3. Dealings Involving Intentional Release: These are dealings that are neither exempt nor notifiable low risk dealings and which involve release of the GMO into the environment. An individual license obtained directly from the OGTR is required prior to commencing the project, but initial approval by the IBC is also required as part of the OGTR application process. 

    Application for licence for dealings with a GMO involving intentional release of the GMO into the environment (DIR) (OGTR website)

Before seeking signatories, submit the application forms to biosafety@unisa.edu.au for an initial review.

Timelines

If concerned about the length of time taken to approve an application, please contact biosafety@unisa.edu.au.

Transportation, Storage and Disposal

Any proposed transportation, storage and disposal of GMOs is considered an aspect of a dealing and requires approval by the IBC. The Guidelines for these aspects are covered in the OGTR Guidelines for the Transport, Storage and Disposal of GMOs.

Interstate and International Transport of GMOs

Interstate and international transport of GMOs involves air transport and as such must comply with International Air Transport Association, OGTR, Civil Aviation Safety Authority and United Nation regulations.

For further information on importing and exporting biologicals, including GMOs, see our Importing and Exporting Biologicals page.

Viral Vectors

OGTR Guidance on Viral Vector Classification (PDF)

Current List of PC2 Facilities

The list of current PC2 facilities, includes the names of signatories which are required for a GMO dealing application.

Importing GMOs

Permission to import GMOs will be granted by the IBC or the OGTR through a standard application. However, for further information see the OGTR website for Importation Requirements.

Policies and Guidelines

University of South Australia Biosafety Manual

The manual summarises the operation of the University's biosafety management system.

Academic Unit/Institute/Centre Specific Biosafety Guidelines

See your Research Leader or facility manager for a copy of these guidelines.

AS/NZS 2243.3:2010 - Safety in laboratories - Microbiological aspects and containment facilities. 

Electronic copies can be accessed through the UniSA Library.

Recommended way to find the Standards:

  • Go to the UniSA Library webpage and find the A-Z Databases list, Library Database T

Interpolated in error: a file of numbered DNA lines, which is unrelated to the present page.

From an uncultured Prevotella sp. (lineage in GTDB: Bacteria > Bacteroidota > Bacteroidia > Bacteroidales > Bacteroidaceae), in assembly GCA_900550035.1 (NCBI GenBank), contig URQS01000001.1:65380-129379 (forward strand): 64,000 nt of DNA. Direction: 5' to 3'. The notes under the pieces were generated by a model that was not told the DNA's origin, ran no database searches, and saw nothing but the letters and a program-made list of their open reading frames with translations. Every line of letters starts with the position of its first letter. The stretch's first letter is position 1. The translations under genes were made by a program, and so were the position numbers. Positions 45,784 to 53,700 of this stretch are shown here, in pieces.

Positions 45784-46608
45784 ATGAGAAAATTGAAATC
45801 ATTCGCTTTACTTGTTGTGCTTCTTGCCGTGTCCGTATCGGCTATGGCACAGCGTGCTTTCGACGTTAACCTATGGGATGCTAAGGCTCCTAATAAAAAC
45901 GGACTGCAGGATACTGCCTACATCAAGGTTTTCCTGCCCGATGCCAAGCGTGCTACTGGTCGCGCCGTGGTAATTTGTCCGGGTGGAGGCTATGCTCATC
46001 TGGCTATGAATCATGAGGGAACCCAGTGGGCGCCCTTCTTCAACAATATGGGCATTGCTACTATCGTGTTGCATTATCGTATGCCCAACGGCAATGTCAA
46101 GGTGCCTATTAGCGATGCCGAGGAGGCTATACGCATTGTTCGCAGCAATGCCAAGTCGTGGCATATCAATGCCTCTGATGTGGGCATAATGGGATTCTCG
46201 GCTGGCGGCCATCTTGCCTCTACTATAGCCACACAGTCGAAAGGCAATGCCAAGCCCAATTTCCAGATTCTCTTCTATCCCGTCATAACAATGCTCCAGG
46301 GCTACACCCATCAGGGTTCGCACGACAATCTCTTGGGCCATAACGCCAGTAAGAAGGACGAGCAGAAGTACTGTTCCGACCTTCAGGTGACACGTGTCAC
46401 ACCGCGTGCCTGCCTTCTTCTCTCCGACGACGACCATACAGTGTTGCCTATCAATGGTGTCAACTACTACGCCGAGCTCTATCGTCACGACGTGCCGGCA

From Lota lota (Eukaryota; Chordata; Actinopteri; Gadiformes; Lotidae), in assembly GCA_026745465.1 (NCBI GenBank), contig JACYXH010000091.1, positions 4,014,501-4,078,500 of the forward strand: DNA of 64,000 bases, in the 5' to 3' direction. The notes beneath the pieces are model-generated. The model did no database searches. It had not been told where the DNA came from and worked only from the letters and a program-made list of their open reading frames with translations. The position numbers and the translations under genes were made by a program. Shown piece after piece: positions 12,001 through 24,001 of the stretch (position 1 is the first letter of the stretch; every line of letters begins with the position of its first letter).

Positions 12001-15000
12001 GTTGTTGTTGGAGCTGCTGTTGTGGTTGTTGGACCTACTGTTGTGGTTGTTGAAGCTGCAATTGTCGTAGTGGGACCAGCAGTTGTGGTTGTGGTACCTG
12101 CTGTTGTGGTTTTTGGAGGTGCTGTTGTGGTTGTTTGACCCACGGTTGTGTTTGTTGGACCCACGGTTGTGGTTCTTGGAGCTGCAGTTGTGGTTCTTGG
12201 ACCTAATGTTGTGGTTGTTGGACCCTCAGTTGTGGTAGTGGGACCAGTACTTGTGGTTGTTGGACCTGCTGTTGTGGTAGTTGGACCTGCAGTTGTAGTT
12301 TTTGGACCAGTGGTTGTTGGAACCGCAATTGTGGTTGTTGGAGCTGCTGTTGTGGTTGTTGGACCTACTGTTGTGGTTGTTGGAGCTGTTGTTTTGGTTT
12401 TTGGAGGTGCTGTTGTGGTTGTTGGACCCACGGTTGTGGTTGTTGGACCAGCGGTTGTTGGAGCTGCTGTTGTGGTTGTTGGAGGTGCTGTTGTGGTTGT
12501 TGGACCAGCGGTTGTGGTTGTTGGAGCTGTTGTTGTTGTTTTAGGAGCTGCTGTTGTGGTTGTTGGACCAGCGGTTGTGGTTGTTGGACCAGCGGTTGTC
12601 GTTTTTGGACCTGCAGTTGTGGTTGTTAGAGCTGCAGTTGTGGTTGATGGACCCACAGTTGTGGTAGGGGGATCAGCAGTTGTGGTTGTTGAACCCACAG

• Select Techstreet: Standards Australia.
  • Under 'View Online', Select “Sign In”  
  • Sign in with your UniSA staff or student username and password
  • Select Techstreet Enterprise
  • Login to the standards with your UniSA login
  • Search for AS/NZS 2243.3

Gene Technology Act

Gene Technology Act is available through the OGTR website.

The University of South Australia is an accredited organisation under the Act.

In addition to the Act, the OGTR stipulates Regulations and Guidelines which must also be adhered to.

Other Useful links

UniSA Support

  • UniSA Biosafety Officer and IBC: biosafety@unisa.edu.au (Ph. 830 23723)
  • Animal Facility Biosecurity: brigitt.hines@unisa.edu.au
  • Cell Sorting Facility Manager: Bradley.Chereda@unisa.edu.au
  • Principal Investigator of your project
  • Your Senior Facility Manager
  • Your Operations/General Manager
  • Safety and Wellness: Jenny.Hardy@unisa.edu.au

 

Biosafety Training For Working with GMOs

It is the responsibility of Research Leaders to ensure they and the staff and students directly under their supervision, are adequately trained to manage GMOs.

Training includes:

  • laboratory induction,
  • reading and understanding the Gene Technology Guidelines for transport, storage and disposal,
  • high risk procedure, face-to-face competence confirmed training,
  • spills training,
  • attendance of the Biosafety Information Day at least once every three years,
  • reading and understanding of the Academic Unit/Institute/Centre laboratory biosafety manual
  • reading and understanding the GMO application or licence, and
  • completion of the online training module "Gene Technology"

Further Information: biosafety@unisa.edu.au